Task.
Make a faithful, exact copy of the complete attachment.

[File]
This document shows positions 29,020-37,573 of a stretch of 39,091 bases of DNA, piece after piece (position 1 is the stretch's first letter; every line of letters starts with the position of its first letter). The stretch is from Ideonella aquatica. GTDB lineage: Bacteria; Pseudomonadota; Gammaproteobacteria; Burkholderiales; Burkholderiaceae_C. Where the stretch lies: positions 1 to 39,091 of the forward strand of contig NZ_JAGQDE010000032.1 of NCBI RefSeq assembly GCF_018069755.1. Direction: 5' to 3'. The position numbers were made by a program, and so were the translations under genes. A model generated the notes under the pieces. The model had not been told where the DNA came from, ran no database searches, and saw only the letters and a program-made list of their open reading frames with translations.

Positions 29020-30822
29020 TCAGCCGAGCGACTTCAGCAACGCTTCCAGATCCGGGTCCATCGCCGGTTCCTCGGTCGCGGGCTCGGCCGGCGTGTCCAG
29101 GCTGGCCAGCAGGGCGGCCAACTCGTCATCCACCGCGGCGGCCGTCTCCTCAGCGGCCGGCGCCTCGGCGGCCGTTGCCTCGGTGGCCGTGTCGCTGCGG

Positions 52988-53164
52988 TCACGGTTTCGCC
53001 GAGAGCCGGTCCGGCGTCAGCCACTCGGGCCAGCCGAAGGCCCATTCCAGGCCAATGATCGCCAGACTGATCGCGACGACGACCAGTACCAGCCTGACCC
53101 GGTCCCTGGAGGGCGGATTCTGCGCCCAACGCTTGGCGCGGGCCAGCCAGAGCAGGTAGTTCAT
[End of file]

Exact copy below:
This document shows positions 29,020-37,573 of a stretch of 39,091 bases of DNA, piece after piece (position 1 is the stretch's first letter; every line of letters starts with the position of its first letter). The stretch is from Ideonella aquatica. GTDB lineage: Bacteria; Pseudomonadota; Gammaproteobacteria; Burkholderiales; Burkholderiaceae_C. Where the stretch lies: positions 1 to 39,091 of the forward strand of contig NZ_JAGQDE010000032.1 of NCBI RefSeq assembly GCF_018069755.1. Direction: 5' to 3'. The position numbers were made by a program, and so were the translations under genes. A model generated the notes under the pieces. The model had not been told where the DNA came from, ran no database searches, and saw only the letters and a program-made list of their open reading frames with translations.

Positions 29020-30822
29020 TCAGCCGAGCGACTTCAGCAACGCTTCCAGATCCGGGTCCATCGCCGGTTCCTCGGTCGCGGGCTCGGCCGGCGTGTCCAG
29101 GCTGGCCAGCAGGGCGGCCAACTCGTCATCCACCGCGGCGGCCGTCTCCTCAGCGGCCGGCGCCTCGGCGGCCGTTGCCTCGGTGGCCGTGTCGCTGCGG

Positions 52988-53164
52988 TCACGGTTTCGCC
53001 GAGAGCCGGTCCGGCGTCAGCCACTCGGGCCAGCCGAAGGCCCATTCCAGGCCAATGATCGCCAGACTGATCGCGACGACGACCAGTACCAGCCTGACCC
53101 GGTCCCTGGAGGGCGGATTCTGCGCCCAACGCTTGGCGCGGGCCAGCCAGAGCAGGTAGTTCAT